Imagine that you’re an airline pilot on a trans-pacific flight. You’re thousands of miles from your destination when suddenly an alarm starts blaring in the cockpit, signaling you, your co-pilot, and the flight crew that one of the plane’s engines is failing due to an electrical issue. As you attempt to troubleshoot the issue, the alarm continues. Another engine has suddenly failed, leaving the plane with only 2 working engines of 4. As a pilot, you know that you have an hour or two at best before your plane drops to an altitude it can’t recover from, leading to an eventual crash landing somewhere in the middle of the Pacific Ocean. How could you and air traffic control possibly troubleshoot the plane’s engine issues and repair them in time to prevent an emergency landing over open water?
One way this could be prevented is through a “tiger team” of specialists who possess the technical knowledge and expertise to troubleshoot your plane’s engine issues from a remote location. Originally created during the fateful Apollo 13 mission of 1970, this first tiger team was able to troubleshoot a critical oxygen leak in the Apollo 13 vessel alongside the Apollo astronauts in order to prevent disaster and return the vessel’s crew safely back to Earth. Over the last 50 years, technology innovation has created an even more complex network of applications, supporting industries from space exploration to banking. Today, tiger teams are still utilized by companies in virtually every industry to identify, assess, and solve critical vulnerabilities. Today’s “tiger teams” are more commonly referred to as penetration testers, or “pentesters”.
What Is “Pentesting”?
Just like the original tiger team tasked to solve Apollo 13’s critical oxygen leak, the pentesters of today’s world are a team of technical specialists whose job is to purposely attack a software application, platform, and/or network for the purpose of identifying, assessing, and solving potential vulnerabilities in the software itself. These vulnerabilities are more commonly referred to as “bugs” or “glitches” in the software, which if left unchecked could pose security risks to users of the software.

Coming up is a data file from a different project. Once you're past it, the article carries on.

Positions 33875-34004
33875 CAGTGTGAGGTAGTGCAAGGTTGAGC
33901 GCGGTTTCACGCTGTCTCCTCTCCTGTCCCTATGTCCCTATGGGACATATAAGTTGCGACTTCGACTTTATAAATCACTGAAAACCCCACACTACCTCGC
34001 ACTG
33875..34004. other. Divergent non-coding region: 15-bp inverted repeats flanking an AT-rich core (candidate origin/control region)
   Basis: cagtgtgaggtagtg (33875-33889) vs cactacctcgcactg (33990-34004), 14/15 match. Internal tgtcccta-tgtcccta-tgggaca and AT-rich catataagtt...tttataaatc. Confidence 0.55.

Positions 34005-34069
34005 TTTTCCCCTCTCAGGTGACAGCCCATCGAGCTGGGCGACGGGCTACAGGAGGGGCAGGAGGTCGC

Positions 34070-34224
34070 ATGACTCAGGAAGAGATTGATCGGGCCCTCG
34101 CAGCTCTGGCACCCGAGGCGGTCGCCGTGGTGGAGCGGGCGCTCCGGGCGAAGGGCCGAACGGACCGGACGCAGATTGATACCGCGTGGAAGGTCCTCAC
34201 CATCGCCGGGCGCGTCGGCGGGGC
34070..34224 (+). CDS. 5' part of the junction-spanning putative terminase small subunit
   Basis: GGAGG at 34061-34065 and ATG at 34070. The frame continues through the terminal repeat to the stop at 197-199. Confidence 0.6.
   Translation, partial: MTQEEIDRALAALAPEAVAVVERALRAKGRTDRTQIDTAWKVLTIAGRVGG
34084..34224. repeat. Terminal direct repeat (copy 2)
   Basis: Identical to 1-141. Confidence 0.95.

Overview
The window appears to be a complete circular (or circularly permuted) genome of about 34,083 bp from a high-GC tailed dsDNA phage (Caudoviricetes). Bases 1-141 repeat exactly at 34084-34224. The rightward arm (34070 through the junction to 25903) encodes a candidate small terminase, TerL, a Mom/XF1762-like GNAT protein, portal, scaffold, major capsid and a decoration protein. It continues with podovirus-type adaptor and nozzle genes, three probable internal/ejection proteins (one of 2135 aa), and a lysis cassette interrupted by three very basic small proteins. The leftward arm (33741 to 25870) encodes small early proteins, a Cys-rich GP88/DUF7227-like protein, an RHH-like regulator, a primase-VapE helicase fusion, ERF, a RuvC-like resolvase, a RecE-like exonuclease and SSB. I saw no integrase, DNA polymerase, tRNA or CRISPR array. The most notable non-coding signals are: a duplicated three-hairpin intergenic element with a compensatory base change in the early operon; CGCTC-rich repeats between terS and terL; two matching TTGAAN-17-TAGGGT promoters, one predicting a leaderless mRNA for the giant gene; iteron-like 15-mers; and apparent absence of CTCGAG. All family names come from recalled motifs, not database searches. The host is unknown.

Pentesting is typically conducted at the behest of an organization’s, company’s, or institution’s stakeholders who contract a team of third-party pentesters to assess the scope of testing. The pentesters leverage their expertise to attack the stakeholder’s software with the goal to find and analyze any potential exploits in the software which are then documented into a report and delivered to the stakeholders.
Though most pentesting generally follows the same rigorous methodology to ensure the thoroughness of the software being tested, the specific requirements and scope tend to vary depending on the particular group of stakeholders who request the testing to be done, their organization’s specific needs, and their goals.
Ultimately, the goal of each pentest should be to identify potential vulnerabilities in the software, from smaller “bugs” to larger and more critical/systematic vulnerabilities within the software’s code. Pentesters must rank the vulnerabilities found by the level of criticality and offer recommendations for remedy.
The Different Types of Pentesting
Whenever specialists refer to “pentesting” as a service, they can be referring to any of the following different “types” of pentesting:
- White-box testing: this is the sort of pentesting performed by NASA’s original tiger team on Apollo 13, where the team of pentesters is given full prior knowledge of the system they are entering as well as full access to the system’s code in order to perform a full on-site assessment.